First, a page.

Gunshot-Detection System Sought for Seattle Neighborhoods
Frequent shootings has the mayor and other community advocates proposing a one-year pilot project to test gunshot-locator technology.
SEATTLE – Frequent shootings in this city’s Rainier Beach and Central District neighborhoods have city officials and concerned residents advocating for the adoption of a gunshot-detection system.
Seattle’s mayor, police chief, City Council members and a mother of fifth-graders appeared at a press conference on Thursday to push for a one-year pilot project to test a gunshot-detection system in Rainier Valley and Central District.
During the press conference outside the Rainier Beach Community Center, Keisha Scott, the mother of 11-year-old twins, said she is considering pulling her sons out of South Shore PK-8 School on South Henderson Street because of multiple shootings. Last fall, shots were fired as her boys’ class returned to the school from a “walking field trip,” increasing her concerns about stray bullets, the Seattle Times reported.
Students have had to shelter in place six times since March, she said, and all of the shootings have “rattled me, my husband and my baby boys.”
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The acoustic gunshot-locator technology uses microphones, sensors and security cameras mounted overhead to identify shots and triangulate the location of gunfire. Mayor Ed Murray said the technology will allow police to respond to reports of shots fired even before 911 is called. Video surveillance cameras can zoom in on individuals and car license plates, increasing the odds of identifying and arresting perpetrators, he said.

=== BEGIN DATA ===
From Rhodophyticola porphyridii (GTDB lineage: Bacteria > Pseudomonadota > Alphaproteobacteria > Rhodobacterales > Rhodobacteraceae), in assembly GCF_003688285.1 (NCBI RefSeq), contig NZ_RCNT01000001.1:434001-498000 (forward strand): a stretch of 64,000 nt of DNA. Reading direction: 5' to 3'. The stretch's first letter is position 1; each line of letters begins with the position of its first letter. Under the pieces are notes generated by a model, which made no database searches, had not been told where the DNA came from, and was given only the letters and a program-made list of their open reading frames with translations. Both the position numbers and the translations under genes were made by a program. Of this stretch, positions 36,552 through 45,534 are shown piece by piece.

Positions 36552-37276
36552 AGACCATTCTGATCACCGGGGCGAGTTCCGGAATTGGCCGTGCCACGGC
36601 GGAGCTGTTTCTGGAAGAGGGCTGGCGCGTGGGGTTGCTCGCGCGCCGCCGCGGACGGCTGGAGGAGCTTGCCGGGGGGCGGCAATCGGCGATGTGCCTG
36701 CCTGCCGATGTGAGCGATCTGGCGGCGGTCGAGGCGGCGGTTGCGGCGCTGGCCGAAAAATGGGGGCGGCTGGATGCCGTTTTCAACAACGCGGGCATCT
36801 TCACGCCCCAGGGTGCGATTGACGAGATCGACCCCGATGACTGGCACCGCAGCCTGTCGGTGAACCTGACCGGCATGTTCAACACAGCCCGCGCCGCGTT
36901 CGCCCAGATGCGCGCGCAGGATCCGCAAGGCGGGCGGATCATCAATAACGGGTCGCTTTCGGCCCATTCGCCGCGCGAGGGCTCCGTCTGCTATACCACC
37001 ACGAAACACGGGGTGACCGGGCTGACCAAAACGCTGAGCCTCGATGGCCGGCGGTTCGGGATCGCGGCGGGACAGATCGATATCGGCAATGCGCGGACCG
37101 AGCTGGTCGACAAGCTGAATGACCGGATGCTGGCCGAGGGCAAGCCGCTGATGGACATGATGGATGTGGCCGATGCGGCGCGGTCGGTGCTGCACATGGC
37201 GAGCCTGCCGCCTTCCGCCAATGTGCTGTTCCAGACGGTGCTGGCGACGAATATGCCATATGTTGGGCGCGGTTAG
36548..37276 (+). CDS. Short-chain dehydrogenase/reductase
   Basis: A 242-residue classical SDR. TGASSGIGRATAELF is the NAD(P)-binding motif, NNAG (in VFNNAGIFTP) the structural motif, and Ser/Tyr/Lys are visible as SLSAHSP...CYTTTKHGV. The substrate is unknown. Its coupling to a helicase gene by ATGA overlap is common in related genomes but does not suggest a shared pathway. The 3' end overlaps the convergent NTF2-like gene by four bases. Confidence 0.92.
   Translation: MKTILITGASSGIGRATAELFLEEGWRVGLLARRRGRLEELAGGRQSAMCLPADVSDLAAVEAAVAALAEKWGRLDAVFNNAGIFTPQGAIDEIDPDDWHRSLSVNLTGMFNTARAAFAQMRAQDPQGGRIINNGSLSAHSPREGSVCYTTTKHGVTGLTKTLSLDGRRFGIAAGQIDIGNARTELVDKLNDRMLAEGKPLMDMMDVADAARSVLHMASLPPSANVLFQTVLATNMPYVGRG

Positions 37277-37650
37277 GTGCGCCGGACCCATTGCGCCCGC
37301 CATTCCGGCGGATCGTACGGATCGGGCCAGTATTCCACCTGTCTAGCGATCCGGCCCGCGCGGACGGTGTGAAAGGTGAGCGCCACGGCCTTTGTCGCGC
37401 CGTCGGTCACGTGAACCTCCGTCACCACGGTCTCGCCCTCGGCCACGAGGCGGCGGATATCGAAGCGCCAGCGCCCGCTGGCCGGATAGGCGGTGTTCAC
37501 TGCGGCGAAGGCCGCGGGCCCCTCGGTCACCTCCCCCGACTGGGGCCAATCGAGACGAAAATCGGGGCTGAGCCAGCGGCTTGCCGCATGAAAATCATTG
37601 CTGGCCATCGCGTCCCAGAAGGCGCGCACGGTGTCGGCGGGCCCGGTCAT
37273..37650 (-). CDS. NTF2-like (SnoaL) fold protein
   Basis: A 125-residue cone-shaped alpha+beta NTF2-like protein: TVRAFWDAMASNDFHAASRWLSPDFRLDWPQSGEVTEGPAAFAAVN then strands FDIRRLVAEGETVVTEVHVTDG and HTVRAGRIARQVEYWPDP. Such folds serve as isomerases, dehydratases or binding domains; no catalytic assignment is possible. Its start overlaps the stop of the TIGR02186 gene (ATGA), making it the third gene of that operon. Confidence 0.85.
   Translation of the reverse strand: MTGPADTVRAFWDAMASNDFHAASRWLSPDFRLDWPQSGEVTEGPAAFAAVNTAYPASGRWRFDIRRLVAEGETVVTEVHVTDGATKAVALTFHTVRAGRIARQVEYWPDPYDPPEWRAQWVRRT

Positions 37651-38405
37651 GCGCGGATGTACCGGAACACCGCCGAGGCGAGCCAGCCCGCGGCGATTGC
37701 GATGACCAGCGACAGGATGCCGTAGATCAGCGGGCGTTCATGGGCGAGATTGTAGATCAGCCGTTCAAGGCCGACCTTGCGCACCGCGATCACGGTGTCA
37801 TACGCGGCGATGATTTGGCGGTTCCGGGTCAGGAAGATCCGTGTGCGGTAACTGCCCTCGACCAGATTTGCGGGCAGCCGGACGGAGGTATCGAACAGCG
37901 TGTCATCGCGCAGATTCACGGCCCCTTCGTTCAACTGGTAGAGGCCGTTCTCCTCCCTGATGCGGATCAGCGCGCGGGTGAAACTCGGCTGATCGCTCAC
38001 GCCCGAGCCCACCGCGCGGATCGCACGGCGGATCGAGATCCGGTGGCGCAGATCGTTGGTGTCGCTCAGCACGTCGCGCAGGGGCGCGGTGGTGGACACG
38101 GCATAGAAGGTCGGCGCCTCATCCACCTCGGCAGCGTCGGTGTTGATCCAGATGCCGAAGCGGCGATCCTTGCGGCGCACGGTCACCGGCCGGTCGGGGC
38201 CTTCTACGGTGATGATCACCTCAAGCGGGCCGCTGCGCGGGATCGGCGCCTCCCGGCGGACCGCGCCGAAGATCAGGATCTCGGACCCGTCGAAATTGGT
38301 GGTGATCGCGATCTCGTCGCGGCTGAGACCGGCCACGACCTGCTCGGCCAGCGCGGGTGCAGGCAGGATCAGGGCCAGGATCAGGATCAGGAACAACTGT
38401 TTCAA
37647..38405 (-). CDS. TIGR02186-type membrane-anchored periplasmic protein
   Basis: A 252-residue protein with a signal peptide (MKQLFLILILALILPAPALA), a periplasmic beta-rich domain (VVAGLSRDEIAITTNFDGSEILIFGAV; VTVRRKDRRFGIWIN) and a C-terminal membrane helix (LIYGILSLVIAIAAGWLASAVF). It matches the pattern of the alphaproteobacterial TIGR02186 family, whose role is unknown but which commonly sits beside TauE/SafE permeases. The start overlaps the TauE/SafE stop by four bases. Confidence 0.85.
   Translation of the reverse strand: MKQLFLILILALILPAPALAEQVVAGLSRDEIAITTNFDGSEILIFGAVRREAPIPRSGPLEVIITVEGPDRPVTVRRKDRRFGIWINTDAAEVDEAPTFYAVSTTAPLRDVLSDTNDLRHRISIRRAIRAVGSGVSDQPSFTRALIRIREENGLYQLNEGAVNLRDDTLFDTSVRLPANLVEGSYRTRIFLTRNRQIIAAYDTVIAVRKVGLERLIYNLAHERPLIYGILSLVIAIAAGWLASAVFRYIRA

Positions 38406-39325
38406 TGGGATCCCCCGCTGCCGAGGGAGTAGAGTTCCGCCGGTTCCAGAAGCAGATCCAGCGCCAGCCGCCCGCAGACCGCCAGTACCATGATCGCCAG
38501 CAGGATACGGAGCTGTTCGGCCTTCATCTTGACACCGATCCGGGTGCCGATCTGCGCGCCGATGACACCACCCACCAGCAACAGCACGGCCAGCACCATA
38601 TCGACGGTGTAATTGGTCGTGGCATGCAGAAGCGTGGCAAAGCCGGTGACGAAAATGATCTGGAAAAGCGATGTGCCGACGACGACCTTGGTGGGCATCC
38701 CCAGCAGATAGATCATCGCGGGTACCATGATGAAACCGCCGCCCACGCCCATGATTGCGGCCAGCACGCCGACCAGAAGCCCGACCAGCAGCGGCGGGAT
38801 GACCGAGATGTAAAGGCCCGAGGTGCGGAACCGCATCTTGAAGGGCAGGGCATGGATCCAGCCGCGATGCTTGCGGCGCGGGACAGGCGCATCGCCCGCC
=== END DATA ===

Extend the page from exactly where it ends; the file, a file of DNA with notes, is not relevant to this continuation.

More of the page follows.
Since the start of the year, according to city officials, there have been 144 reports of gunshots fired, leading to five deaths and 24 people wounded. The mayor said the majority of victims are young African Americans.
The mayor and City Council are already engaging in a series of community dialogues to determine which neighborhoods would be willing to accept the technology, according to the newspaper. There is no launch date yet and the City Council will need to enact legislation before the gunshot detectors can be deployed.
The pilot project will be funded by a nearly $1 million grant obtained by the Seattle office of the Bureau of Alcohol, Tobacco, Firearms and Explosives, which has so far received proposals from three vendors, said Scott Lindsay, a public-safety adviser.
Council President Bruce Harrell said the issue of gun violence is personal to him: His daughter was in the same class as 17-year-old Robert Robinson Jr., a Cleveland High School senior who was fatally shot on a Beacon Hill street corner in March 2015.
Harrell cited a Brookings Institution study that found only 12% of gunshots were reported to police in Washington, D.C. He said the 70 or so cities already using the acoustic and camera equipment have seen a 25% to 35% reduction in gun crimes.
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